Obama's Labor nominee advances in party line vote

He argued that Perez has the professional and personal character to lead the agency calling him "passionate about the issues" with strong policy expertise will help him guide the economy out of the doldrums. 

Harkin said he was "disappointed" about Republican efforts to hold up the nomination calling it "pointless obstructionism" and the "reason why people are so frustrated with the Senate."

Panel ranking member Lamar Alexander (R-Tenn.) said he is opposing Perez's nomination because of a lack of candor surrounding the "troubling questions" that emerged from a review of his record and his actions at the Justice Department. 

He said Perez appeared to be involved in an "extraordinary amount of wheeling and dealing to obtain desired results" and that he reached outside of his purview at Justice to ensure that a Supreme Court case was dropped in favor of the agency's willingness to stay out of two whistle-blower cases in St. Paul, Minn. 

Those decisions "cost taxpayers the opportunity to recover millions of dollars and violated the trust of whistle-blowers," Alexander said.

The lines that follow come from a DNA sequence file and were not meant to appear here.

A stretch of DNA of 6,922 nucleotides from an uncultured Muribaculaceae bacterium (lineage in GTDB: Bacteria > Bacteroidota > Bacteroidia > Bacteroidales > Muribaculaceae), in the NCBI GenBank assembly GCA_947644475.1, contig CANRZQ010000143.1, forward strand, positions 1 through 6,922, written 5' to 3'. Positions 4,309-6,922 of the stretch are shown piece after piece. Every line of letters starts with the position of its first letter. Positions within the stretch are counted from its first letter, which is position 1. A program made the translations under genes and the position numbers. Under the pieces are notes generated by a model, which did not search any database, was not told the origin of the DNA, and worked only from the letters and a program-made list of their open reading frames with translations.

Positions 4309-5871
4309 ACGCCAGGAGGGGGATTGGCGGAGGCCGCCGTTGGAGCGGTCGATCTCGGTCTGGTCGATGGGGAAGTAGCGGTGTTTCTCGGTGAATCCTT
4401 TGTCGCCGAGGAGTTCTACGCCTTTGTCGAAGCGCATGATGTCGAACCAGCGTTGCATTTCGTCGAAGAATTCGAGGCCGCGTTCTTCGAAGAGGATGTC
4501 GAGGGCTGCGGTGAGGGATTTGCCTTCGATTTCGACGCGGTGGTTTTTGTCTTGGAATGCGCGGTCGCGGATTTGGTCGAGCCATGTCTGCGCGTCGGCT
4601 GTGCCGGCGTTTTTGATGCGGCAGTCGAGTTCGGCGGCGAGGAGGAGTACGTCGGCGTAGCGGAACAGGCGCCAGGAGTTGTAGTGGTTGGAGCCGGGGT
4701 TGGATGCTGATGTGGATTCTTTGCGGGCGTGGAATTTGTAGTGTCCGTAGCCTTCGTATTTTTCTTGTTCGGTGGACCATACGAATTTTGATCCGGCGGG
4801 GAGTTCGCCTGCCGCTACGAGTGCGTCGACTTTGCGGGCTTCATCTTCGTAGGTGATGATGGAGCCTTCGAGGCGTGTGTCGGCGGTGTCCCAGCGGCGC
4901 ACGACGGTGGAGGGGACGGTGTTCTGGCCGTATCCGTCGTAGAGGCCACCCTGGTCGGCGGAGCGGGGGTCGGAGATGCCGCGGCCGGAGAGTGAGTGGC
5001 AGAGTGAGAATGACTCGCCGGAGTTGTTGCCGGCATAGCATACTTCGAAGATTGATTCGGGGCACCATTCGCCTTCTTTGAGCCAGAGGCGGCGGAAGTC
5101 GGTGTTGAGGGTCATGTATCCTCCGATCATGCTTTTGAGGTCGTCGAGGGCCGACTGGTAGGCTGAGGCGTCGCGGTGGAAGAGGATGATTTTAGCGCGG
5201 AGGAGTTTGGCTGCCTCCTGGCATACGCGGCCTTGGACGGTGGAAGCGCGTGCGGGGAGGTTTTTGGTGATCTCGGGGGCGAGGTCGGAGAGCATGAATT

"He manipulated the legal process in way that seems inappropriate for an assistant attorney general," he said.

Alexander said his actions are especially disturbing "in light of the abuses now seen in this administration."

The vote on Perez had been postponed twice before. 

Harkin nixed the first vote after Georgia Republican Johnny Isakson, a member of the panel, had asked Frederick Newell to discuss the involvement of Perez and the Justice Department in the disposition of several housing discrimination cases in St. Paul, Minn. at a separate subcommittee hearing. 

Newell eventually testified at the House Oversight and Government Reform Committee with Isakson and Sen. Charles Grassley (R-Iowa) joining him at the witness table in a heated hearing to discuss Perez's record. 

Last week, Senate Republicans invoked a procedural rule to delay the panel's vote.